I was stunned when I listened to an old cynic’s take, on the frequent power outages and the many public-sector strikes, over pay, going on in the country, at the moment.
According to him, not too long after the current government came to power in January 2009, elements of the previous New Patriotic Party (NPP) regime, put together a secret plan to cause disaffection amongst ordinary Ghanaians, against the new National Democratic Congress (NDC) regime of President Mills.
The private media houses and journalists that had been supported financially by the NPP regime (apparently on a one-removed basis, to hide the fact), were to play a key role in the implementation of that plan.
In his view, the current public-sector strikes over pay and the frequent power outages, are not a coincidence – and that there is more to what’s going on, than meets the eye.
He is convinced that they result from pro-NPP individuals in leadership positions in public sector institutions, professional associations and organised bodies – and aware of the existence of that 2009 plan to cause disaffection against the NDC regime – seizing the opportunity to embarrass the government, in the run-up to the December 2012 elections.
Well, it all does sound rather far-fetched in my humble view – but in the byzantine world of Ghanaian politics, anything is possible.
Whatever be the case, it is important that the government pays particular attention to the power sector: as power outages affect households and businesses directly, and give ordinary people the impression that things aren’t being managed efficiently, by their rulers.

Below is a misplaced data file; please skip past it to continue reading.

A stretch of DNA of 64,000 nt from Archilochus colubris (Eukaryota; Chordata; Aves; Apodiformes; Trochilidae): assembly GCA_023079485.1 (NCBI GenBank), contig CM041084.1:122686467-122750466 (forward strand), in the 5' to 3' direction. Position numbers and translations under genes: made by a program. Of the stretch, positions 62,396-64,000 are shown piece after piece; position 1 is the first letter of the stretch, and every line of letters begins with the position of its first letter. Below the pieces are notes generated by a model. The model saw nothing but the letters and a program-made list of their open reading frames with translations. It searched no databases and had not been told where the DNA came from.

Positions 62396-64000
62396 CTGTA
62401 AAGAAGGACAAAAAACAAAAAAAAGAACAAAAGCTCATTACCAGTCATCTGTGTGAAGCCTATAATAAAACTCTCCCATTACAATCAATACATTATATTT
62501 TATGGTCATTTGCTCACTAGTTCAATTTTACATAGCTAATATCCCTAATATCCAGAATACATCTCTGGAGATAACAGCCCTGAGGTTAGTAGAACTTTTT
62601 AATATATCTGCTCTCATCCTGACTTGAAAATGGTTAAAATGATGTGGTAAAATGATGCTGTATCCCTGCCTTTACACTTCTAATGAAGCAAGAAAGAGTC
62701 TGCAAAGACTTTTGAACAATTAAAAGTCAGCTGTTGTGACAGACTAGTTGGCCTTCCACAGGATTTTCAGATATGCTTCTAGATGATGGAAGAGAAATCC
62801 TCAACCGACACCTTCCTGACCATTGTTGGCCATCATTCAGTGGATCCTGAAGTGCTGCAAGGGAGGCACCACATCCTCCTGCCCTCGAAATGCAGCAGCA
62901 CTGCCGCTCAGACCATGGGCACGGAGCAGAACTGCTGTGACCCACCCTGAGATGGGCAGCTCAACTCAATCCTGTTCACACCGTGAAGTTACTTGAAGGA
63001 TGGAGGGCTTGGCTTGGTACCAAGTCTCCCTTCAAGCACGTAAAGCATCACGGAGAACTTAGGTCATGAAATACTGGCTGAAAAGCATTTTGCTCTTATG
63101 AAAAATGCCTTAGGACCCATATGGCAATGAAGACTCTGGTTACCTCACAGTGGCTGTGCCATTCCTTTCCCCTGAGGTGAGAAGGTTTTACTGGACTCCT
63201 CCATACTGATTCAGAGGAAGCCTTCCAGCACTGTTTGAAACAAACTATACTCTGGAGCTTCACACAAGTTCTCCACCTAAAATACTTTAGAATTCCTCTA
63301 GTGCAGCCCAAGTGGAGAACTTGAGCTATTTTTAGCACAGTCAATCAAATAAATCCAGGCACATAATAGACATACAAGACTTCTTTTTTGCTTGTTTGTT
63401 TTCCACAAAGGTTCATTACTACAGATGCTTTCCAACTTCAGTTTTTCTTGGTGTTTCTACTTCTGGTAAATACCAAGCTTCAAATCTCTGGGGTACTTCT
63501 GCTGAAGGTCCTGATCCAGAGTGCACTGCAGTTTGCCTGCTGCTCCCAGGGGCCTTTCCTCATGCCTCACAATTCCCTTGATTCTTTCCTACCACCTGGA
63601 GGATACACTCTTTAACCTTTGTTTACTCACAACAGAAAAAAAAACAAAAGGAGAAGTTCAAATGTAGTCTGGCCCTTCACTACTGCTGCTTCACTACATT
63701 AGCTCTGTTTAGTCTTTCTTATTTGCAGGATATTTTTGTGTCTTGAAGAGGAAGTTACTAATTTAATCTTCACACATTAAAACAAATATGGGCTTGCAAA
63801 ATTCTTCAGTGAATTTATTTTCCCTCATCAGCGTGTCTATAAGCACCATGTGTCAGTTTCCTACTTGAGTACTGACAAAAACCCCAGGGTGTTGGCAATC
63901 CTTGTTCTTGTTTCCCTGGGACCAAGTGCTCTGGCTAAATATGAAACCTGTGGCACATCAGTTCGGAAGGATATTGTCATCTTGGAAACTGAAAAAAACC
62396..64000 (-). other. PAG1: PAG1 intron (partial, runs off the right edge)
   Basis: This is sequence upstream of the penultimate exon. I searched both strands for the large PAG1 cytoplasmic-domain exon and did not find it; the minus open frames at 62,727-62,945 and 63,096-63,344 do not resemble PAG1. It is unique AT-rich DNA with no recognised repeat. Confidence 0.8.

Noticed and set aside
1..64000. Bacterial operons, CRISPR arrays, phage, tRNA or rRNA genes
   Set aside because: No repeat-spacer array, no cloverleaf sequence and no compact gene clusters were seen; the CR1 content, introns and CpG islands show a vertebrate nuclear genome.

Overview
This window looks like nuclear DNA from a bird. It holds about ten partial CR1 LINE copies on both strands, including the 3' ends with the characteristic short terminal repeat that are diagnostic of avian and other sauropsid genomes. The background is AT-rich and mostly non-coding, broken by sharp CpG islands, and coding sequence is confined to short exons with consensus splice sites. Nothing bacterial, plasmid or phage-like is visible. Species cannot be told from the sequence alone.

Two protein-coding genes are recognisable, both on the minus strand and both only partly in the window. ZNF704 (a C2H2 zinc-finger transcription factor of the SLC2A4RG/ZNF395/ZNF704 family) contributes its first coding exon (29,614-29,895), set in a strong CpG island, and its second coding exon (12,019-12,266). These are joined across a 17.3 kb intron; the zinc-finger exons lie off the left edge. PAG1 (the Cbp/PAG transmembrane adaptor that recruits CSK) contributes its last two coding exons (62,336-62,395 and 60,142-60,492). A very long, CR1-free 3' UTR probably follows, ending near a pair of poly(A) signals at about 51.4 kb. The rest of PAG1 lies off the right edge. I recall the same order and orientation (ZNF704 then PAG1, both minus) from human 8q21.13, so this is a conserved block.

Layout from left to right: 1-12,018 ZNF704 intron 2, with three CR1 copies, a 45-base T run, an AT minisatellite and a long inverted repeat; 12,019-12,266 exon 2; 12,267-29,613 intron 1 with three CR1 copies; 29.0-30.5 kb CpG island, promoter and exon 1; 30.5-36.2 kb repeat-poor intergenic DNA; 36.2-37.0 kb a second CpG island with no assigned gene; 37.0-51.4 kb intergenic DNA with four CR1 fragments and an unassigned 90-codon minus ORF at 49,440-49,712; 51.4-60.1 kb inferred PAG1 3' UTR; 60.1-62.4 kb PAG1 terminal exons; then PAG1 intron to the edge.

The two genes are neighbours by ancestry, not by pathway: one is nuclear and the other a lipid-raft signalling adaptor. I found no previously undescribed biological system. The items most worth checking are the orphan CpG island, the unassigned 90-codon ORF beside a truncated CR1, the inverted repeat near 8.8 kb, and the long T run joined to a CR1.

At all costs, the NDC government of President Mills, must ensure that those who would like to take advantage of operational difficulties in that sector, to play their own role in the realisation of that 2009 NPP plan, do not succeed in doing so.
Above all, for strategic national security reasons, we must end our reliance on gas from Nigeria – which has proven not to be a very reliable supplier – for power generation, as soon as practicable.
And whiles the project to harness Ghana’s own gas deposits proceeds apace, surely, there must be financial penalties that the Nigerian suppliers of gas to Ghana, ought to be paying the Volta River Authority (VRA), if gas doesn’t flow to its Ghanaian customer?
If it is indeed a fact that gas expected to flow through the West African gas pipeline from Nigeria has failed to do so, surely, it must amount to a breach of contract – for which penalties must exist?
If that is a contractual obligation, and the position is that they have to honour legal undertakings, why not invoke those particular relevant clauses – and utilise any penalty payments made by the Nigerian gas suppliers, for the ongoing modernisation of Ghana’s power sector?
Whatever be the case, steps ought to be taken to ensure that the difficulties over public-sector pay, and that faced by the power sector, are not taken advantage of, by any unpatriotic individuals, keen to sabotage the government of the day’s nation-building efforts – because they are disloyal citizens, who only care about Mother Ghana, when their own political party is in power.
Prudence dictates that those now in power, take steps to make the manipulation of such elements by invisible hands, of no consequence to our nation and its hard-pressed people. A word to the wise…
By: Kofi Thompson.